Book Review: Captured by Evil: The Idea of Corruption in Law, by Laura J. Underkuffler
Jennifer W. Reynolds, Captured by Evil: The Idea of Corruption in Law, 66 J. Legal Educ. 956 (2017)
5 Pages Posted: 14 May 2018
Date Written: April 30, 2017
A government official calls in sick to work, even though she is not sick. Another official takes a bribe to expedite an application. A third uses her office to secure a favorable contract for her spouse’s business. Can we distinguish these three officials? Each engages in self-seeking behaviors that deprive the public of services. Each takes intentional steps to improve her position in derogation of the public trust. Intentional self-seeking behavior by government officials in derogation of the public trust sounds a lot like corruption. Are all three of these officials corrupt?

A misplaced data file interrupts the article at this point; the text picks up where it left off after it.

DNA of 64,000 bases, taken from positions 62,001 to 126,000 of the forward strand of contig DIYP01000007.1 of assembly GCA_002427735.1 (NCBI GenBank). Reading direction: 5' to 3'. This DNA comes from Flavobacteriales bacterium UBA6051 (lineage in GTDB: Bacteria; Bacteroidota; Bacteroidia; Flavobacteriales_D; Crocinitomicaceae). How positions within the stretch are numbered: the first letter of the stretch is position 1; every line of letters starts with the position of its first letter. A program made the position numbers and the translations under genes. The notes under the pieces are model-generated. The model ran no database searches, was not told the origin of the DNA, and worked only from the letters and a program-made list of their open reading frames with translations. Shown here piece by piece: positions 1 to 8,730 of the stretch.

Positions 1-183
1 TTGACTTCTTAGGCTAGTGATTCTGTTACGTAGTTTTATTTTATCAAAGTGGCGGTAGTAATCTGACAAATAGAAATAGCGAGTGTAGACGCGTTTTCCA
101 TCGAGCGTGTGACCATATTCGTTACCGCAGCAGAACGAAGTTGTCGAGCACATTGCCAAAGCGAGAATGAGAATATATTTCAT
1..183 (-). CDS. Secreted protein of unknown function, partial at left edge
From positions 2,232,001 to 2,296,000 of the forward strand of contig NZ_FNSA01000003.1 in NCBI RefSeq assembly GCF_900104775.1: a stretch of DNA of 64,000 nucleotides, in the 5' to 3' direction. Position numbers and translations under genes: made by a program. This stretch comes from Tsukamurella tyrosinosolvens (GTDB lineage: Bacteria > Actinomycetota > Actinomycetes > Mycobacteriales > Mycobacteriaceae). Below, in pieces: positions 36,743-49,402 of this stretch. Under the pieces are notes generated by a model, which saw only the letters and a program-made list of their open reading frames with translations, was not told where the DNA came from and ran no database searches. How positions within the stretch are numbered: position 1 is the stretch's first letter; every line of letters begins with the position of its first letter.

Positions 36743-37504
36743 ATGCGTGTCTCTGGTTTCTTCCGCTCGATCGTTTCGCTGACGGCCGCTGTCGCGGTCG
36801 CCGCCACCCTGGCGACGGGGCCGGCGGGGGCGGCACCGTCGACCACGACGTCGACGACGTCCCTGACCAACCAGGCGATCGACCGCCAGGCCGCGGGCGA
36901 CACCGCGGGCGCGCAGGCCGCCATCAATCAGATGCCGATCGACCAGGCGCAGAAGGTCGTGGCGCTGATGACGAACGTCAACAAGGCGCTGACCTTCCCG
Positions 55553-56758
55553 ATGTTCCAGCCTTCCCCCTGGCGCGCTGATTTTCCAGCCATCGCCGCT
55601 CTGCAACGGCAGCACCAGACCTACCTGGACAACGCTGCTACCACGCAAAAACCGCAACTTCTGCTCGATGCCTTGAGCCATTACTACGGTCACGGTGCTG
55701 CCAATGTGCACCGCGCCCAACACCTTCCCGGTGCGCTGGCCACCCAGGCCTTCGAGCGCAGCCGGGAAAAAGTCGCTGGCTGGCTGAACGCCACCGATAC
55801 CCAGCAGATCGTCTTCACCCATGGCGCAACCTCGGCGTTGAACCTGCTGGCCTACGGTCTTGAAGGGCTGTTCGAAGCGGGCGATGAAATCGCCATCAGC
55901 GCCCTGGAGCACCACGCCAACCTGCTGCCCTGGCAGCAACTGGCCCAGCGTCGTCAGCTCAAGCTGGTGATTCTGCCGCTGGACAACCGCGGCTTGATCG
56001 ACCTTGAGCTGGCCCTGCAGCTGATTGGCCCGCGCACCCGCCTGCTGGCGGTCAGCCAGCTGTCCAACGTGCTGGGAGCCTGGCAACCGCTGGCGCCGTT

Likely we would hesitate before answering this last question because, as Laura Underkuffler explains in her recent book, Captured by Evil: The Idea of Corruption in Law, corruption is not a tidy legal label but instead often implicates unmanageable extralegal concerns—unbridled emotions, rampant moralism, public panic, prosecutorial excess—not to mention the numerous and often
inconsistent moral, political, literary, and religious associations that have accumulated around the idea of corruption for millennia in societies the world over.
Keywords: jurisprudence, corruption
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